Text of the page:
Yukiko Nakaya

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Molecular and cellular mechanisms of epithelial-mesenchymal transition (EMT), crucial in development and pathogenesis, are still poorly understood. Here we provide evidence that distinct cellular steps of EMT occur sequentially during gastrulation. Basement membrane (BM) breakdown is the first recognizable step and is controlled by loss of basally localized(More)
Gastrulation is a developmental process to generate the mesoderm and endoderm from the ectoderm, of which the epithelial to mesenchymal transition (EMT) is generally considered to be a critical component. Due to increasing evidence for the involvement of EMT in cancer biology, a renewed interest is seen in using in vivo models, such as gastrulation, for(More)
Mesenchymal-epithelial transitions (MET) are crucial for vertebrate organogenesis. The roles of Rho family GTPases in such processes during actual development remain largely unknown. By electroporating genes into chick presomitic mesenchymal cells, we demonstrate that Cdc42 and Rac1 play important and different roles in the MET that generates the vertebrate(More)
Amniote epiblast cells differentiate into mesoderm and endoderm lineages during gastrulation through a process called epithelial-to-mesenchymal transition (EMT). Molecular regulation of gastrulation EMT is poorly understood. Here we show that epiblast epithelial status was maintained by anchoring microtubules to the basal cortex via CLIP-associated protein(More)
The in ovo electroporation technique in chicken embryos has enabled investigators to uncover the functions of numerous developmental genes. In this technique, the ubiquitous promoter, CAGGS (CMV base), has often been used for overexpression experiments. However, if a given gene plays a role in multiple steps of development and if overexpression of this gene(More)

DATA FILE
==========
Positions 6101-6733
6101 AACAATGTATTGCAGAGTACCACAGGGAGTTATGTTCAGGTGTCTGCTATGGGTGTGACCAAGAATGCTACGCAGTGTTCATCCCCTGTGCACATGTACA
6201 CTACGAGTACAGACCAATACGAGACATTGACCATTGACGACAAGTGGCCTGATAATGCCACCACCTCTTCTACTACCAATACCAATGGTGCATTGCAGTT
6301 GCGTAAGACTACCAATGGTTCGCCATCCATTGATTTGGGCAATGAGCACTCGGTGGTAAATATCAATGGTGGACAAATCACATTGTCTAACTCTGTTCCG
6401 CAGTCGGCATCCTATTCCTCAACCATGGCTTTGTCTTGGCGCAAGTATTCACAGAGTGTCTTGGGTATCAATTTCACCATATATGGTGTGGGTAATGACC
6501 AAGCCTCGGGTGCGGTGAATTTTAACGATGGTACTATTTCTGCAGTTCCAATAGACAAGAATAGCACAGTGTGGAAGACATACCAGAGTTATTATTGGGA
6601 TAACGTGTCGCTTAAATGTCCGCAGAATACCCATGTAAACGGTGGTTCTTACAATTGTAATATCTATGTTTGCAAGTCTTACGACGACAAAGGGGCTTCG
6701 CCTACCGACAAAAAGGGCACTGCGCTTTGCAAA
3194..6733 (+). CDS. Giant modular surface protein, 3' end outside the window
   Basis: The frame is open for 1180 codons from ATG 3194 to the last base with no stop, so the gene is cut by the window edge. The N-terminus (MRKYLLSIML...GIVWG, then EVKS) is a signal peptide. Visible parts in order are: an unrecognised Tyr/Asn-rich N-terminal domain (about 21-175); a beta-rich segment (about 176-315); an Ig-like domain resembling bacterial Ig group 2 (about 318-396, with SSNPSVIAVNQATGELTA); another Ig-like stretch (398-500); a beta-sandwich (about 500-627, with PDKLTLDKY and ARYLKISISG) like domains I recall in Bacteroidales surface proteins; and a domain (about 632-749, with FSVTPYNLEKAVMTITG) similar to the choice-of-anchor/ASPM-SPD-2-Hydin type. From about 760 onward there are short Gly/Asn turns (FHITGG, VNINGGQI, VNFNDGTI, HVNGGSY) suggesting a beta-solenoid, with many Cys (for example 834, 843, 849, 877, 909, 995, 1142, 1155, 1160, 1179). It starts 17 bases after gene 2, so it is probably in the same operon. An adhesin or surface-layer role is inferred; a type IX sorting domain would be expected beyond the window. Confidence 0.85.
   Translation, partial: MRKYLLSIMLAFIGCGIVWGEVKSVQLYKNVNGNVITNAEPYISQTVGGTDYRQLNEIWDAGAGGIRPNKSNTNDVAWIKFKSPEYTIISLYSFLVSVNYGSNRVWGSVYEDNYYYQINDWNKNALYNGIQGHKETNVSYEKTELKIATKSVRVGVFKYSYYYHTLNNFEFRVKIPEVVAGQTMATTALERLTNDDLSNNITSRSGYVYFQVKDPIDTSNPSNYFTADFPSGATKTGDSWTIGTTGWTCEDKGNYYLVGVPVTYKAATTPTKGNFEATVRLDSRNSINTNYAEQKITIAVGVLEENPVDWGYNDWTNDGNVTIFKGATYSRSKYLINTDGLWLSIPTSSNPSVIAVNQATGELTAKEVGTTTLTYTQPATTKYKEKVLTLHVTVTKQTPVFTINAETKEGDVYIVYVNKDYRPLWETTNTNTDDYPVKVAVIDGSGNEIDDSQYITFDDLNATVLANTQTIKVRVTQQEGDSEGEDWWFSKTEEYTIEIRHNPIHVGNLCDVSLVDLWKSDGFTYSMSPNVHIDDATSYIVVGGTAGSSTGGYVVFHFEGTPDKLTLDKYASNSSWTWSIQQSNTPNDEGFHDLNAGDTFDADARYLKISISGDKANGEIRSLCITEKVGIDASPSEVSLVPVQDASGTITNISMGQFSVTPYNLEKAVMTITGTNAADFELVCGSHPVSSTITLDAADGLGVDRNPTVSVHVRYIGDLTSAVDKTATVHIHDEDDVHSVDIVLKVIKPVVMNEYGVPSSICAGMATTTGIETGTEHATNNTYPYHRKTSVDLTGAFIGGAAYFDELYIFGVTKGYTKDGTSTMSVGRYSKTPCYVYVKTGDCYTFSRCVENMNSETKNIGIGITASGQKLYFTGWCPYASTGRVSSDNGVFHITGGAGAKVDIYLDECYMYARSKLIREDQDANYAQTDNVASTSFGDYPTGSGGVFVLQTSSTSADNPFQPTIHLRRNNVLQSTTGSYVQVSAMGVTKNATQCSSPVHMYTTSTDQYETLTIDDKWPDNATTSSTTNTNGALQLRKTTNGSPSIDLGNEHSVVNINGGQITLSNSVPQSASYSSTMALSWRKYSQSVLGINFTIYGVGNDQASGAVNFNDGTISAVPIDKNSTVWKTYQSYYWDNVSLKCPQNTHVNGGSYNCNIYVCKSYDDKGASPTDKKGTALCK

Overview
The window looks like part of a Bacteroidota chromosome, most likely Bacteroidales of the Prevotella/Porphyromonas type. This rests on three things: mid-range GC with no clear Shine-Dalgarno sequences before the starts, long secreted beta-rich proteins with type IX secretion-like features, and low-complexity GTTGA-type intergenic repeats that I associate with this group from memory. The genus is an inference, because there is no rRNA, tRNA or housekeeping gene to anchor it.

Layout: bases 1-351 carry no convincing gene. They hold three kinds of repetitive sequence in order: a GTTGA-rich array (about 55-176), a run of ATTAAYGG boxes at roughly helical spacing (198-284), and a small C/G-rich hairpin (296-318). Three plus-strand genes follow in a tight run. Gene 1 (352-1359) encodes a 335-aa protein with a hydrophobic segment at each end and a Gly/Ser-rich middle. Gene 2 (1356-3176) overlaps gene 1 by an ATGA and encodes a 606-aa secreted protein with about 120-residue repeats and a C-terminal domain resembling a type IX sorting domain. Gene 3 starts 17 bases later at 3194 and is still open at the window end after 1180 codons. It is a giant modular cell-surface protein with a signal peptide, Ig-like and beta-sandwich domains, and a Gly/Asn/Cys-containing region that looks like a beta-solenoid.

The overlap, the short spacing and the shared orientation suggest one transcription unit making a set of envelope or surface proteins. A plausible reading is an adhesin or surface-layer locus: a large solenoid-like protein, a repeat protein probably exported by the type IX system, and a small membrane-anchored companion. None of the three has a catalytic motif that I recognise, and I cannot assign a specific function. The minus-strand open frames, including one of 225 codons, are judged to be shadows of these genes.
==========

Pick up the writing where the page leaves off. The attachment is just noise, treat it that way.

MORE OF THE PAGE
Carcinomas, cancers of epithelial origin, constitute the majority of all cancers. Loss of epithelial characteristics is an early step in carcinoma progression. Malignant transformation and metastasis involve additional loss of cell-cycle control and gain of migratory behaviors. Understanding the relationships among epithelial homeostasis, cell(More)
Birds and mammals, phylogenetically close amniotes with similar post-gastrula development, exhibit little conservation in their post-fertilization cleavage patterns. Data from the mouse suggest that cellular morphogenesis and molecular signaling at the cleavage stage play important roles in lineage specification at later (blastula and gastrula) stages. Very(More)
The neural crest is a transient structure unique to vertebrate embryos that gives rise to multiple lineages along the rostrocaudal axis. In cranial regions, neural crest cells are thought to differentiate into chondrocytes, osteocytes, pericytes and stromal cells, which are collectively termed ectomesenchyme derivatives, as well as pigment and neuronal(More)
Benzodiazepines are a class of psychoactive drugs widely used for their anxiolytic, anticonvulsant, muscle relaxant and hypnotic properties. Although the benzodiazepine receptor in the central nervous system has been well studied, the role of peripheral type benzodiazepine receptor, PBR, remains elusive. Here, we show that there are two PBR homologous genes(More)
Epithelial to mesenchymal transition (EMT) is a morphogenetic process in which cells lose their epithelial characteristics and gain mesenchymal properties, and is fundamental for many tissue remodeling events in developmental and pathological conditions. Although general cell biology of EMT has been well-described, how it is executed in diverse biological(More)